Statements in stone – England’s Norman cathedrals

It was a vast civil engineering programme that diverted the resources of the nation. At fifteen sites across the country, from Durham in the north to Chichester in the south, Norwich in the east to Hereford in the west, thousands of men laboured to create marvels that would amaze their contemporaries.

Their creations would become instant landmarks, the centre of civic pride in their local areas and a clear sign of the power and wealth of their patrons and creators. They would stand the test of time and many years later would remain some of the most popular and most visited buildings ever created.

Am I talking about the great Victorian railway stations? Or Tudor England’s palaces and mansions? Perhaps the great Georgian terraces and squares that forced discipline out of unruly city streets? As important as these all are, they do not quite match the sublime splendour of England’s Norman cathedrals – an eleventh century building project like no other.

The fifteen Norman cathedrals shown in the map above (with their original building time in brackets) are:

  1. Durham (1093–1133)
  2. York Minster (c.1080 – 1100)
  3. Lincoln (1074 – 1092)
  4. Norwich (1096-1145)
  5. Ely (1083-1109)
  6. Rochester (1083-1130)
  7. Canterbury (1070 – 1077)
  8. St. Pauls (1087- 1240)
  9. Chichester (1075 – 1108)
  10. Winchester (1079 – 1093)
  11. Old Sarum Cathedral (1066 – 1092)
  12. Gloucester (1089–1412)
  13. Hereford (1107-c.1158)
  14. Worcester (1084 – 1089)
  15. Chester (1093 – 1250)

In addition to these fifteen, the Normans worked on a number of additional great ecclesiastical buildings in the twelfth century:

  1. Peterborough Cathedral (1118-1237)
  2. Westminster Abbey (1042 – 1090)
  3. Exeter Cathedral (1112-1400)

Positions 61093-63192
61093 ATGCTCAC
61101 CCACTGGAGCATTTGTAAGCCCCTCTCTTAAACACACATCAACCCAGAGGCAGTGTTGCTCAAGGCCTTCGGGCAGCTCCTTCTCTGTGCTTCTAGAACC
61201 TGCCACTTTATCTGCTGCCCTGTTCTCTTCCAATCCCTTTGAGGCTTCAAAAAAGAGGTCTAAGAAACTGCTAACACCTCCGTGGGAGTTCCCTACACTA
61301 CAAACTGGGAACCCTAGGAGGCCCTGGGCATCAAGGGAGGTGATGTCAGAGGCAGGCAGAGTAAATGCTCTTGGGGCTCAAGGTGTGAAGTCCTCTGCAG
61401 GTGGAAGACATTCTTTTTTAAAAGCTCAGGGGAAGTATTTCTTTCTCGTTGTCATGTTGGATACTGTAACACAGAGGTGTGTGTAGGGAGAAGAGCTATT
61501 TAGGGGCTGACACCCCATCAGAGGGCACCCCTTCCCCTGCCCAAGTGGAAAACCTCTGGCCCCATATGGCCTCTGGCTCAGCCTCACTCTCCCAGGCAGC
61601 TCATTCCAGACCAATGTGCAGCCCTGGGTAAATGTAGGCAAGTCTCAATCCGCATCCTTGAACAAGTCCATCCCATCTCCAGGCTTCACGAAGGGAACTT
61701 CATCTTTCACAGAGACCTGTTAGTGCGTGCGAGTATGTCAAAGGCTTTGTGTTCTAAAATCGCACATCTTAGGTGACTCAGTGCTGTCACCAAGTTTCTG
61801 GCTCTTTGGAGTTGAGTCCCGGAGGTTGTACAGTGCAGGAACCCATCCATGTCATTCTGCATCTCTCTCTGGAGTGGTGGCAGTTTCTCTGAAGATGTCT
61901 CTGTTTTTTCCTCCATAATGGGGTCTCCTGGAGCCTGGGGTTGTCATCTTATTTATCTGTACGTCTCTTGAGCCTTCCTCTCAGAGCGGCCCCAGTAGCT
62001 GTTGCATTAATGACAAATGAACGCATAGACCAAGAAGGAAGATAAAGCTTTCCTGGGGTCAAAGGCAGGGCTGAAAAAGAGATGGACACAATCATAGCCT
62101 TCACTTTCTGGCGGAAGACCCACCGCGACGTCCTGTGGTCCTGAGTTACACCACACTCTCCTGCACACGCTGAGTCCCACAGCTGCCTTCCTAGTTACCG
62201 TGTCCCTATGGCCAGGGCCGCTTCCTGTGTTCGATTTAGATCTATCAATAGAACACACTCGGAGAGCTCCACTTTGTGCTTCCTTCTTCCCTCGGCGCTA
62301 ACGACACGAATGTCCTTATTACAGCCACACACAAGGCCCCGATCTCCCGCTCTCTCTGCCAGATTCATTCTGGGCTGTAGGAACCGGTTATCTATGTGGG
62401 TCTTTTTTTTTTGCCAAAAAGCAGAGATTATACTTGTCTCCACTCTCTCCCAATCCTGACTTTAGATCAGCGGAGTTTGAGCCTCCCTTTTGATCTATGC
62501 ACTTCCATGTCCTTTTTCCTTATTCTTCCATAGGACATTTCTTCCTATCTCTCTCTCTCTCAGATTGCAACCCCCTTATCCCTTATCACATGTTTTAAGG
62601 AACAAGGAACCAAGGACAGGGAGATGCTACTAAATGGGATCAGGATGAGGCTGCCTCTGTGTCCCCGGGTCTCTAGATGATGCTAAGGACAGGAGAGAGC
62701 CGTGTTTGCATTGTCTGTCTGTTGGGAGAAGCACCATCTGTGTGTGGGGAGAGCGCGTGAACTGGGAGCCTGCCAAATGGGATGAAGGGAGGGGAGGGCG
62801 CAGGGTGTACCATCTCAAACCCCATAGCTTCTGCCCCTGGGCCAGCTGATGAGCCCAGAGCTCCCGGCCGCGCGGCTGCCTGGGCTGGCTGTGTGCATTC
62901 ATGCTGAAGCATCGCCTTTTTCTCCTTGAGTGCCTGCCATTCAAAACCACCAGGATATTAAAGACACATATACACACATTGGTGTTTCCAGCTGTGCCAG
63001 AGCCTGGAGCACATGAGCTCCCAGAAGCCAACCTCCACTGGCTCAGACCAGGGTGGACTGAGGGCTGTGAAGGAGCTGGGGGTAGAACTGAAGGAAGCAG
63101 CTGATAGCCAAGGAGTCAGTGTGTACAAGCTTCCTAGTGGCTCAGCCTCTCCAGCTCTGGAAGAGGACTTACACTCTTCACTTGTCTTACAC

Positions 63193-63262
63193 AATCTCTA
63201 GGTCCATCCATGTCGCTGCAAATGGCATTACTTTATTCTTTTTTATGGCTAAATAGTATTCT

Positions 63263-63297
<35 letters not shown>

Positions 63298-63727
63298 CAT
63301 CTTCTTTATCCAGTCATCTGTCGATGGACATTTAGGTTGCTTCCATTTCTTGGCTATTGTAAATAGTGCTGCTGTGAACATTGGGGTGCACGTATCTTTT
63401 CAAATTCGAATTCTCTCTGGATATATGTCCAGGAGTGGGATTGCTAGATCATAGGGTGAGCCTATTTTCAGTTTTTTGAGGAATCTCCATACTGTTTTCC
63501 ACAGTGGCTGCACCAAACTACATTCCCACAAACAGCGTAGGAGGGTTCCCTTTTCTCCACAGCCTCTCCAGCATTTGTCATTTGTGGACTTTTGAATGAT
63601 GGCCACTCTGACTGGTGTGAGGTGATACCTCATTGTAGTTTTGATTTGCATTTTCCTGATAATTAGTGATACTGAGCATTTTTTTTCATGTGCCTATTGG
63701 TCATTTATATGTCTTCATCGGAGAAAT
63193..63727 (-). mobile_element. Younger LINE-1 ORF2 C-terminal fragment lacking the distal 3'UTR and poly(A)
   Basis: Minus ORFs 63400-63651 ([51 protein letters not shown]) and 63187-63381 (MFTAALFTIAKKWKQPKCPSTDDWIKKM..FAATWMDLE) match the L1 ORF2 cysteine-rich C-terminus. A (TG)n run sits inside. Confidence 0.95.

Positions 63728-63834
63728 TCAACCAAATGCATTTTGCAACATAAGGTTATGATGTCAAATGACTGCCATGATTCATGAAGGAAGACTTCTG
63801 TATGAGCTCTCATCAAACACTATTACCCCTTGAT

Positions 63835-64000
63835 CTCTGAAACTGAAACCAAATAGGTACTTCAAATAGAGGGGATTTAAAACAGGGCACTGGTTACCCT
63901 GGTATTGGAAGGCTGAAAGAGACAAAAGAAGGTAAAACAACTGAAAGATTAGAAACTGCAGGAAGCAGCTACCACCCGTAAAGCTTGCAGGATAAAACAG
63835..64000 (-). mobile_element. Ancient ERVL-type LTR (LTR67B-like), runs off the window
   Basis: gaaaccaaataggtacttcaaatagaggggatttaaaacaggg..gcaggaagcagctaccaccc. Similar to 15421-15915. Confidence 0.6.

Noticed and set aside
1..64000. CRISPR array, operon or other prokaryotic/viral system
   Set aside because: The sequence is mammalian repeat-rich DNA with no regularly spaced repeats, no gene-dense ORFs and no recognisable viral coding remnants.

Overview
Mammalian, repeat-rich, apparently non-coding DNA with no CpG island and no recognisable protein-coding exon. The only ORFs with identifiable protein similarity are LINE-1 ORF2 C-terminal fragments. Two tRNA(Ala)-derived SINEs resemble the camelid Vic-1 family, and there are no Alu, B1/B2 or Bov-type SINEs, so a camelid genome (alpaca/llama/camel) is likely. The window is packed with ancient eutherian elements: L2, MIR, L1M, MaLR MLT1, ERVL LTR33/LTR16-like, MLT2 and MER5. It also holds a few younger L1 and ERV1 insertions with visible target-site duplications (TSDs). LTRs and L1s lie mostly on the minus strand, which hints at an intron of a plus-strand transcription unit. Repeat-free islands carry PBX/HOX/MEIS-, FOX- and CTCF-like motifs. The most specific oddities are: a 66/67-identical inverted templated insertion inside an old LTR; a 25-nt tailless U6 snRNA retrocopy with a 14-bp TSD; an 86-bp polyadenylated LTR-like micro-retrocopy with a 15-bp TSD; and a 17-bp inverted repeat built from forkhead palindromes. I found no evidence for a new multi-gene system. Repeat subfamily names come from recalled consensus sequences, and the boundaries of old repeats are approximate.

4. Coventry Cathedral (early c. 11th)
  5. St. Albans Abbey (1077 – 1521)

The BBC4 documentary ‘How to Build a Cathedral’, hosted by architectural historian Jon Cannon, highlighted the structural challenge facing medieval master masons and builders. He also explained some of the reasons for this mammoth undertaking.

William the Conqueror and his Norman host were keen to stamp their authority across their newly conquered kingdom. The Duke had won a crown, and many of his followers had been rewarded with vast estates, rich lands and titles. Temporal lords built castles, huge fortifications that served to cow restless locals and act as defensive bulwarks in case of rebellion.

The ecclesiastical were similarly keen to stamp their mark on the landscape and impress on the locals the superiority of Norman French culture and sophistication. At this time bishops wielded huge power – levying heavy taxation, owning vast estates, directing their extensive retinues and subordinates and, at times, commanding their own armies.

As a result, Norman England was soon experiencing a building boom never before seen across the land. Construction commenced on at least fifteen great cathedrals and all but two survive to this day. Old St. Paul’s finally succumbed to the Great Fire of London in 1666, but was replaced by Wren’s masterpiece. Old Sarum Cathedral was built on a hill close to modern day Salisbury but suffered from a poor water supply. As a result, King Richard I ordered its destruction and relocation of the bishop’s seat to a new cathedral in Salisbury.

The remaining thirteen cathedrals have been reconfigured, extended and, in some cases, suffered partial destruction, but they have remained unbroken through the Reformation, civil war, urbanisation, the world wars and town planning.

It is also worth imagining what these great medieval buildings would have looked like before the ravages of time and the Reformation stripped them of much of their colour and ornamentation. An idea of how they would have looked can be gained from this BBC programme on Wells Cathedral.